For today's post, I had the pleasure of interviewing Kevin Walzer, whose WordTech Communications poetry press has six imprints: Cherry Grove Collections, CW Books, David Robert Books, Textos Books, Turning Point, Word Poetry and WordTech Editions. They have published my two poetry books, and it's instructive to hear about the inner workings of an independent press that puts out more books per year than most other houses, despite the challenges facing the publishing industry. Here's Kevin:
What inspired you to start WordTech Communications?
My wife Lori Jareo and I started the company in the late 1990s intending it to be a business name for freelance editorial work, as we both worked in writing and publishing fields. We added poetry publishing in 2000, intending to do one poetry book per year; I had earned a Ph.D. in creative writing/poetry but was working in the business world because of the poor job market in academe, and I wanted to keep my hand in poetry. One book per year led to a few books per year and then several, and by 2003 we had grown to the point where we went full-time with poetry publishing, and we will be celebrating a decade of full-time publishing this year.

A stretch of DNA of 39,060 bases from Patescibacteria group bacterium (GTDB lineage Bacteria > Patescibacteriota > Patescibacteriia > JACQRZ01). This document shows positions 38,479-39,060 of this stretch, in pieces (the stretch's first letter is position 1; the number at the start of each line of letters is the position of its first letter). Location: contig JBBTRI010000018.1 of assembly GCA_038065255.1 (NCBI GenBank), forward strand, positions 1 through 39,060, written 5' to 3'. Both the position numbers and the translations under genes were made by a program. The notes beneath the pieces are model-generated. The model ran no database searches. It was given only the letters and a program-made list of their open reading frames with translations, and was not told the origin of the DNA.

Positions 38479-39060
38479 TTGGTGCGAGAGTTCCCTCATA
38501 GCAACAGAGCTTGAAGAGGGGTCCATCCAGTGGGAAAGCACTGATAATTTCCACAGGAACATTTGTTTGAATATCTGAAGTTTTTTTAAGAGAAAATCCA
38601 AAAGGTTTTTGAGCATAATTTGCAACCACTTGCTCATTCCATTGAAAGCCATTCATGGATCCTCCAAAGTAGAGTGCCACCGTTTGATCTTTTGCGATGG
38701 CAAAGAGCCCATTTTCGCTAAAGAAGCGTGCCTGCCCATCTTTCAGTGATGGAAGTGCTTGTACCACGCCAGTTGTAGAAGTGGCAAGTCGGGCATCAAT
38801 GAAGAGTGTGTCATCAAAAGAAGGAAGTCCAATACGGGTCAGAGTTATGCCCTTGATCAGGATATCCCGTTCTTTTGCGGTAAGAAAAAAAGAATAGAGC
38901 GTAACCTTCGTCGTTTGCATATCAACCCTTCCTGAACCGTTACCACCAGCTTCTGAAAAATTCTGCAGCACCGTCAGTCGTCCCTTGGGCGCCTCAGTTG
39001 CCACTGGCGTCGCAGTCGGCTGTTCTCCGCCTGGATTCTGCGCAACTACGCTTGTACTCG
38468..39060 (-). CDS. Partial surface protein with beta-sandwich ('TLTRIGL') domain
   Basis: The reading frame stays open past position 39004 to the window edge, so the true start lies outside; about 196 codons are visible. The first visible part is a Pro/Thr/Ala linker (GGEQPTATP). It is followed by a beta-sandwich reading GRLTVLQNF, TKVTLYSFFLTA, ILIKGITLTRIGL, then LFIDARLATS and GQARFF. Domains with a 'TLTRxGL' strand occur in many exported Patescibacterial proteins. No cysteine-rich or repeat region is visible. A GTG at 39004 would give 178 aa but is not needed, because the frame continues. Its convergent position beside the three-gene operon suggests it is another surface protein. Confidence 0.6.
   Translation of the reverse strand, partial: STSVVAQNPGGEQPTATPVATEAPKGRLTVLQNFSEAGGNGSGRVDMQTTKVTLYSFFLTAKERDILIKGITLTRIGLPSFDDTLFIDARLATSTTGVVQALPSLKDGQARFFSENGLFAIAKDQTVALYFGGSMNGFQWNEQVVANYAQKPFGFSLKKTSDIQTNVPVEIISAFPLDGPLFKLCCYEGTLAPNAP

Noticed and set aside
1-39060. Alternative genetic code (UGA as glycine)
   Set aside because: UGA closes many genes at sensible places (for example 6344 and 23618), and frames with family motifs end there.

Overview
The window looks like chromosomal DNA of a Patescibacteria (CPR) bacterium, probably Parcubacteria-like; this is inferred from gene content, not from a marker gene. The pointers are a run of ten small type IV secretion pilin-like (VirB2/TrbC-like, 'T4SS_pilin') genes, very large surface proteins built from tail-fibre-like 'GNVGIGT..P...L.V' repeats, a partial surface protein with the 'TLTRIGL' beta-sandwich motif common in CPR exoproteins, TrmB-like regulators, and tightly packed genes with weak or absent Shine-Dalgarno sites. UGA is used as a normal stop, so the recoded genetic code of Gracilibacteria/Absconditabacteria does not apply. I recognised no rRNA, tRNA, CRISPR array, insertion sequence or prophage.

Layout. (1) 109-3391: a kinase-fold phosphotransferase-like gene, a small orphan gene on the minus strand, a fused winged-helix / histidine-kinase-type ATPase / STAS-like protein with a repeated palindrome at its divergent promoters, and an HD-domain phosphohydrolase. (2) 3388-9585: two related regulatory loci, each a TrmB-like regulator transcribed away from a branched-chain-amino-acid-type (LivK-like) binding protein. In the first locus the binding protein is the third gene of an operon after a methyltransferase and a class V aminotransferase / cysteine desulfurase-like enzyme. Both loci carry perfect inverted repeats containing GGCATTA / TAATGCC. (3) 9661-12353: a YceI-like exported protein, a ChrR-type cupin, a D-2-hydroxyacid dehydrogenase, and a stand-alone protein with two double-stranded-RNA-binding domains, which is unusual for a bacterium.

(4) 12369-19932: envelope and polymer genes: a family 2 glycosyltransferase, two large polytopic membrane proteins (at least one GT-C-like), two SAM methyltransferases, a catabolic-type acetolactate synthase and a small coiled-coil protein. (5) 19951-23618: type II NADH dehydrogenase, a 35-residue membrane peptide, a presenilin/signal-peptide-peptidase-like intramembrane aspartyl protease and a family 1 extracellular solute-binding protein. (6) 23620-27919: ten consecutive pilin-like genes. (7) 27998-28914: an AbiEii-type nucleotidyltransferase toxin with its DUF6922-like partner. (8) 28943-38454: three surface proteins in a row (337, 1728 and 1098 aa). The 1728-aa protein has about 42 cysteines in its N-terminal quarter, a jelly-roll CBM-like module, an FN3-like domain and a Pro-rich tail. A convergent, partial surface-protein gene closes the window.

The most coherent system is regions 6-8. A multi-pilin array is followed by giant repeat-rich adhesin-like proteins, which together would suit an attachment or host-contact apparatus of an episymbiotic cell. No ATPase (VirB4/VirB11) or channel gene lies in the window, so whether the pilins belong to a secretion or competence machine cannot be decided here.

What distinguishes you from other presses?
We publish more than 40 books per year, all poetry, which makes us one of the largest poetry publishers in the U.S. in terms of number of titles. We are one of the few independent poetry presses in operation, meaning that we are unaffiliated with a university, arts organization, or some other institution, and we are a for-profit press, accepting no outside grants or subsidies and surviving on our book sales. We were also one of the first poetry presses to fully embrace using print-on-demand technology instead of traditional offset press runs for our books, which has allowed us to better manage our publishing expenses.